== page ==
Volume 19 Issue 52 | May 11 -17, 2007

Newspaper’s vets recall the early ‘frontier’ days

By Josh Rogers

Meyer “Sandy” Frucher
Battery News president 1987–1988, B.P.C.A. president and C.E.O.,
1984 – 1988,

Frucher said he was thinking about the BBC when he decided to create Battery News in 1987. There were only a few residential buildings and offices in Battery Park City when he took over managing the neighborhood’s development, and he thought an independent newspaper was needed to encourage the community’s growth. He knew government support was the only way to make it happen.

“Do we put out a newsletter or do we create an independent newspaper,” Frucher said this month about the internal discussions at the Battery Park City Authority, a state agency. “It would have no serious credibility unless it was independent.”

He asked Robert Trentlyon, owner and publisher of Enlightenment Press, to run the newspaper.

Frucher said over time it became an “uncomfortable notion” to be involved with a newspaper and he and Trentlyon agreed to cut the ties in 1988.

Frucher is now chairman and C.E.O. of the Philadelphia Stock Exchange, which gives him reason to visit the Wall St. area and B.P.C. often. He said it’s to be expected the neighborhood’s development did not go exactly as the original plan predicted.

“The master plan didn’t have any playgrounds or children-related activities,” he said. Frucher said he made sure that was changed. But even in hindsight, Frucher still opposes the neighborhood’s most popular children’s amenity, the ballfields. Frucher said there are better ways to spend all of the money lost not developing that site.

“It’ll be almost as expensive over time as building a new Yankee Stadium,” he said. He thinks playing fields should have been built on river barges instead of on development sites.

Downtown Express closely followed the community fight with the authority to get temporary fields built in 1993 and have them declared permanent at the beginning of 2001.

Frucher recalls other neighborhood ideas he had – an ice skating rink and an aquarium.

He also was one of the key players to negotiate an agreement to use $1 billion of money generated in the neighborhood to build affordable housing around the city, another story line the Express has covered. For 18 years the money went into a general use fund and Frucher tried to get state and city officials to use the money as was intended.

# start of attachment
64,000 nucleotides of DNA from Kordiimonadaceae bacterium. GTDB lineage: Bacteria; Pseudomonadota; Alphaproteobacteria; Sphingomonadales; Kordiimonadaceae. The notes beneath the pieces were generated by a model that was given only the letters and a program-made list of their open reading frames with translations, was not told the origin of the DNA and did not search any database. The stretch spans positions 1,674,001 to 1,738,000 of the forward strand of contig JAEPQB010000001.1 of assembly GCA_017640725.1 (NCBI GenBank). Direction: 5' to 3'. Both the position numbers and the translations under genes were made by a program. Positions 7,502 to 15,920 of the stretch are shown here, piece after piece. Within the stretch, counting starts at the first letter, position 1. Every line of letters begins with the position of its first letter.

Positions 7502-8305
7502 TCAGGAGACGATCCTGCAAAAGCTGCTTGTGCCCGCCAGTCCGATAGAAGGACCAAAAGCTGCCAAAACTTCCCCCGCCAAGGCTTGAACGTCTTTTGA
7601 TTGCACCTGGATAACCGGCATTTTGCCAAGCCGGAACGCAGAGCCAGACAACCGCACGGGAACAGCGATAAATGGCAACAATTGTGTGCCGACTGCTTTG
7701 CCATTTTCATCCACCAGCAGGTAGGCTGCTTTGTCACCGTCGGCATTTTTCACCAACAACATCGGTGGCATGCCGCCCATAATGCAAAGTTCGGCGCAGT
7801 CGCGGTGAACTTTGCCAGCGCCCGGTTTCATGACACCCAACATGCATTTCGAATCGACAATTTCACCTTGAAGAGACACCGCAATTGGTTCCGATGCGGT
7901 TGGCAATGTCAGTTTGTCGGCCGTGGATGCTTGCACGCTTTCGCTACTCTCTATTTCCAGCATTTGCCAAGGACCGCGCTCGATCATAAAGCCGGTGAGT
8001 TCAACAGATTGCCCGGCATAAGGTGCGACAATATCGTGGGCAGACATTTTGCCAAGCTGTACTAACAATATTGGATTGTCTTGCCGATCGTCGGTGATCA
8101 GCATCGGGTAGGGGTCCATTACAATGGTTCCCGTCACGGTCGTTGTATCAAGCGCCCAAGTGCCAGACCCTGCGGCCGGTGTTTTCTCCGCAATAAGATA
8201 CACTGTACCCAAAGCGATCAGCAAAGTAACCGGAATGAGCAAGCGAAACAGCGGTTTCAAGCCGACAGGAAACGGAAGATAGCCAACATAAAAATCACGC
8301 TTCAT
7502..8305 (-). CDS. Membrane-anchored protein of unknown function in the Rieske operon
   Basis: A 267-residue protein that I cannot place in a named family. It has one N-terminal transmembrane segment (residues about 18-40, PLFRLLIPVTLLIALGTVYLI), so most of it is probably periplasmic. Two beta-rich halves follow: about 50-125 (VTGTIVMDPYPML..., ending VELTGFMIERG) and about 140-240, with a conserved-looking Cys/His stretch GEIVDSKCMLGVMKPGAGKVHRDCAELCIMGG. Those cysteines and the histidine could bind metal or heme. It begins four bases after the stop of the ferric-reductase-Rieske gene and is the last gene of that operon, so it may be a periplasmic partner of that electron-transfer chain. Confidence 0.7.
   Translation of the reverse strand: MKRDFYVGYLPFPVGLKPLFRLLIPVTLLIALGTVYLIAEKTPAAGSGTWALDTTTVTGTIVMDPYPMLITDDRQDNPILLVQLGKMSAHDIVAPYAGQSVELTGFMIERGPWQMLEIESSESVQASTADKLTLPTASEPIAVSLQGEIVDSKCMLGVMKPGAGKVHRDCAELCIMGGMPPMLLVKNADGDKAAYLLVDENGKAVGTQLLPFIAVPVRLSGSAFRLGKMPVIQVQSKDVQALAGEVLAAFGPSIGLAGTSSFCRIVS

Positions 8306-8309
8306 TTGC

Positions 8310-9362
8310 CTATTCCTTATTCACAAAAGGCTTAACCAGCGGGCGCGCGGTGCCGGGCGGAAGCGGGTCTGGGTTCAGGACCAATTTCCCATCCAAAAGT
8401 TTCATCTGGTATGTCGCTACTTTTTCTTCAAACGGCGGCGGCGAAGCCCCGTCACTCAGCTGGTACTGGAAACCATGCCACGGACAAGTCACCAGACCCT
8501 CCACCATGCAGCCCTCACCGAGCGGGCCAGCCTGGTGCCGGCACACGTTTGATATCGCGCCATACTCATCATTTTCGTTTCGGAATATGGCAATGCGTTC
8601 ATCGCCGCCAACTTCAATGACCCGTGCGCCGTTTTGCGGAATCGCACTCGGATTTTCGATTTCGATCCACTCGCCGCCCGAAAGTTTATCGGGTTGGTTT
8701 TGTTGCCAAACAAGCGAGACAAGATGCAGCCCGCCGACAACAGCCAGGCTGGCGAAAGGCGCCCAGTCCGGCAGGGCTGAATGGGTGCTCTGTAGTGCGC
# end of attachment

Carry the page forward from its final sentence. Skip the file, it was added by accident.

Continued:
“From the very beginning it was a breach of faith,” he said. “I was ecstatic Mayor Bloomberg restored it and I was sad it took so long.”

Robert Trentlyon
Publisher, 1987-1989, 1991- 1993

Like Sandy Frucher, Trentlyon said it was important that the paper be independent. Residents “were not a bunch of people who would read a newspaper that had no credibility,” Trentlyon said.

He recalled two stories that Frucher complained about – bad acoustics at the Winter Garden, and criticism of the Jennifer Bartlett design for the South Garden – but otherwise he said they were left alone. He said the paper did not change much when he began publishing without the authority’s involvement.

He was happy “Battery Park City” was not in the original name because he wanted the paper to cover all of Downtown.

“Lower Manhattan was almost a frontier as far as residents went,” he said. “There were some residents but no one was covering what was going on — no one was covering Community Board 1 until we stepped in.”

Jere Hester
Intern reporter, staff reporter, editor, 1987 - 1992

“Initially the focus was Battery Park City, which at that time was Gateway Plaza, the World Financial Center, a building here and there and a lot of plans and dreams,” Hester said.

Robert DeNiro was living in Tribeca but the neighborhood had not yet reached its level of “cachet,” Hester said. Residents had a pioneering spirit, he recalls, and they wondered, “where am I going to send my kids to school, where are the parks for my kids to play, where am I going to shop, where is a good deli — it was the beginnings of a small town….

“It was cool to be at the opening of the library, it was cool to be at the opening of P.S. 234 — they were all small, coming of age moments for Lower Manhattan.”

He recalls the paper “crusaded” for the library at Murray St. and organized a contest that led to naming it New Amsterdam. He’s proud that his reporting helped close a brothel on Hudson St. and that when he covered the opening of Trinity Church’s John Heuss homeless drop-in center, many of the clients told him they learned about the center from reading Downtown Express.

He’s amazed to see all of the parks and activity when he revisits Downtown, but it is also a bittersweet feeling because of 9/11. “But the rest of Lower Manhattan — when I take my daughter down there I say they wanted to put a wall up in this park but daddy wrote about it and they didn’t — journalists tend to overestimate their role, but I’d like to think I had something to do with it,” he said.

Hester left the Express for a reporting job at the Daily News, where he later became city editor. He’s now a professor at CUNY’s journalism graduate program.

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